}
       }
    
       printf("%d: ", arg1);
    
       item = head;                     // set your current item to head (the beginning)
       while (item != NULL) {           // while item doesn't point to NULL (which the last member does)
          printf("%d", item->val);      // output
          item = item->next;            // point to your next member.
       }
       printf("\n");
    }
    The size of a struct is equal to the size of it's members and inline functions. The -> operator is the same as a . operator except that your object is a pointer.

    Code:
    struct foo {
       int blah;
    };
    
    int main() {
       struct foo bar;      // A regular object
       struct foo *baz;     // A pointer
    
       *baz = (struct foo *) malloc(sizeof(struct foo)); // Allocate for the pointer
    
       bar.blah = 5;  // . operator for regular objects
       baz->blah = 6; // -> operator for dynamically allocated objects
    
      return 0;
    }
    Last edited by SlyMaelstrom; 02-22-2006 at 01:07 AM.
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  3. #3
    and the hat of wrongness Salem's Avatar
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    > The size of a struct is equal to the size of it's members and inline functions.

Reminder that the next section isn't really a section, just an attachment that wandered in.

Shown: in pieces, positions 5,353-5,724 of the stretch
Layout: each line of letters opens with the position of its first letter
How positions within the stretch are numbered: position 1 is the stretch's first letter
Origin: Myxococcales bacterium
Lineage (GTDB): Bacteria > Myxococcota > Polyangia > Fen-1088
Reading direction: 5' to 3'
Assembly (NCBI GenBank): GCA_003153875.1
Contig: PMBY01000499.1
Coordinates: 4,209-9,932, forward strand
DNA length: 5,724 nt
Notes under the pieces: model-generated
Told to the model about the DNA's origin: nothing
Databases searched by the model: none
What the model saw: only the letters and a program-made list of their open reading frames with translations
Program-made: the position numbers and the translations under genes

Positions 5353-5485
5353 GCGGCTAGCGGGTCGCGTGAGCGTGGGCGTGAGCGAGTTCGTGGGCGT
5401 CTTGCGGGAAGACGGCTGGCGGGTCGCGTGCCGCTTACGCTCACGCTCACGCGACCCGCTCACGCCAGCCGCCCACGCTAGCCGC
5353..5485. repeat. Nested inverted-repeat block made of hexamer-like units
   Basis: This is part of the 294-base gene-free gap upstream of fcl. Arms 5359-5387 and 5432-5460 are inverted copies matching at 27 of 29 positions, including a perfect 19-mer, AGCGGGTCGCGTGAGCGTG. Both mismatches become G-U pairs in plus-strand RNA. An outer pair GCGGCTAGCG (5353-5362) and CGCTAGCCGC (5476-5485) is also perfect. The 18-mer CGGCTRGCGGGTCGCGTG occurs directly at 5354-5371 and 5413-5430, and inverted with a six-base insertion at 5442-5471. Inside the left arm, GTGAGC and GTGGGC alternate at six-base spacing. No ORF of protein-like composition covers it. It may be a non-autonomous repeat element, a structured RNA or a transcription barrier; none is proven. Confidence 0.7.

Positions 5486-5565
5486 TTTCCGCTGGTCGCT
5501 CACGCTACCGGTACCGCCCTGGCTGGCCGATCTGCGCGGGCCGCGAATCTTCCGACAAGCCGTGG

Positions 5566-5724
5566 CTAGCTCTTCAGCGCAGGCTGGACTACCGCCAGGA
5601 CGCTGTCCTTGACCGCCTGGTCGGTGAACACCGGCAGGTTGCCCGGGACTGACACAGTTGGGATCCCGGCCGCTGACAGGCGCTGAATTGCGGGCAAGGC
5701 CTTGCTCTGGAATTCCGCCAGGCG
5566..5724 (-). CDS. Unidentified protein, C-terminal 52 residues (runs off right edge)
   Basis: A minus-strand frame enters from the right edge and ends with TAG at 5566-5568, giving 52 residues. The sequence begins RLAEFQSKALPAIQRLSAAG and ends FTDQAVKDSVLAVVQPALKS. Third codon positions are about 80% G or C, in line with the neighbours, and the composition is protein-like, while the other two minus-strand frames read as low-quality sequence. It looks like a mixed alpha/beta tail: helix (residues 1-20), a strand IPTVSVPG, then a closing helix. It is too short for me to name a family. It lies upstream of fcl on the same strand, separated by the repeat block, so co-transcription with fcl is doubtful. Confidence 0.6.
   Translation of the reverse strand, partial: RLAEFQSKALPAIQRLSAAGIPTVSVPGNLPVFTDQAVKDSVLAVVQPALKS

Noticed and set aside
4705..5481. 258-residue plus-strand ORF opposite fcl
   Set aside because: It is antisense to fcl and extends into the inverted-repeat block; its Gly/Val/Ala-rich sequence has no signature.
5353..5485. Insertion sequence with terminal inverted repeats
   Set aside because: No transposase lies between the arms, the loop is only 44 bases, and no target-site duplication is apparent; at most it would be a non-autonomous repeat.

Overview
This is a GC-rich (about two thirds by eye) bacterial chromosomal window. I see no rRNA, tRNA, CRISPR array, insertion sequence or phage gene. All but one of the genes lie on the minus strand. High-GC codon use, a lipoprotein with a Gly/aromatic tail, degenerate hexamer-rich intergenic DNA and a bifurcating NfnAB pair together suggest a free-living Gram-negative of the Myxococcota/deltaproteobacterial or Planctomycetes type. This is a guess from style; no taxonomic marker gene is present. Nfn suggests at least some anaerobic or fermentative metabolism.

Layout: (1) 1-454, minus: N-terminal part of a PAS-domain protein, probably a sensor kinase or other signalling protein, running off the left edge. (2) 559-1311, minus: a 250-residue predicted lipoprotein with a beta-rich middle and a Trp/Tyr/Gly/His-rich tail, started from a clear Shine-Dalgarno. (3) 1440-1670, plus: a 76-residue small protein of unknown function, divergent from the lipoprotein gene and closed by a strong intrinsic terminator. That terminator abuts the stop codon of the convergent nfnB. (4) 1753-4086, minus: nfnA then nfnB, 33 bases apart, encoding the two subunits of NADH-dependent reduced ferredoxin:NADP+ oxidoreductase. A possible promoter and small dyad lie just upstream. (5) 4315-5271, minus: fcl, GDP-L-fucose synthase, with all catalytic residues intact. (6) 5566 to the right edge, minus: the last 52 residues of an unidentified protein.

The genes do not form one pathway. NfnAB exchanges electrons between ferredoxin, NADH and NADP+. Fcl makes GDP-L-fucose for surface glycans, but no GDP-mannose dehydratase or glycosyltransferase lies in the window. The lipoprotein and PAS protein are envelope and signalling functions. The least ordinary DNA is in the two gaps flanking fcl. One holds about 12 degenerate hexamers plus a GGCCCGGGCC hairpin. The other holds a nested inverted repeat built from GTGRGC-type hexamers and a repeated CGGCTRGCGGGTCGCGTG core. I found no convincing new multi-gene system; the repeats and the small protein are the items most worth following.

C doesn't have inline or member functions, and they're not part of the size of the struct anyway, even if it was C++.

    > item = (struct foo2 *) malloc(sizeof(struct foo2));
    Do not cast malloc in C, see the FAQ

    Other than that, a good explanation

  4. #4
    Devil's Advocate SlyMaelstrom's Avatar
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    Quote Originally Posted by Salem
    > The size of a struct is equal to the size of it's members and inline functions.
    Yeah, I got that from a teacher last semester and I've written it on so many tests, it's become habitual to write that, sorry. And about casting malloc, agreed, I just kinda copied it from his code without thinking.

    ...and by the way, to the OP, that code is naughty because it never frees the pointers before it leaves the function.
    Last edited by SlyMaelstrom; 02-22-2006 at 01:10 AM.
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  5. #5
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    Hey here someone is trying to write a program to implement Linked List.
    Actually Linked list is a type of data structure. There are other data structures too like Queue,Graph etc.
    A data structure is a logical structure in which we can store information efficiently.
    Information stored in a data structure can be retrieved efficiently and fastly. There are many other advantages of using a data structure.
    To implement a data structure in a c program you should have enough knowledge about how to use pointers, Dynamic memory allocation and structures.

  6. #6
    and the hat of wrongness Salem's Avatar
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    And your point is what RoshanGautam?

  7. #7
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    What i want to say is that you should have a detailed description of what you want to do otherwise it will be of no use, isn't it?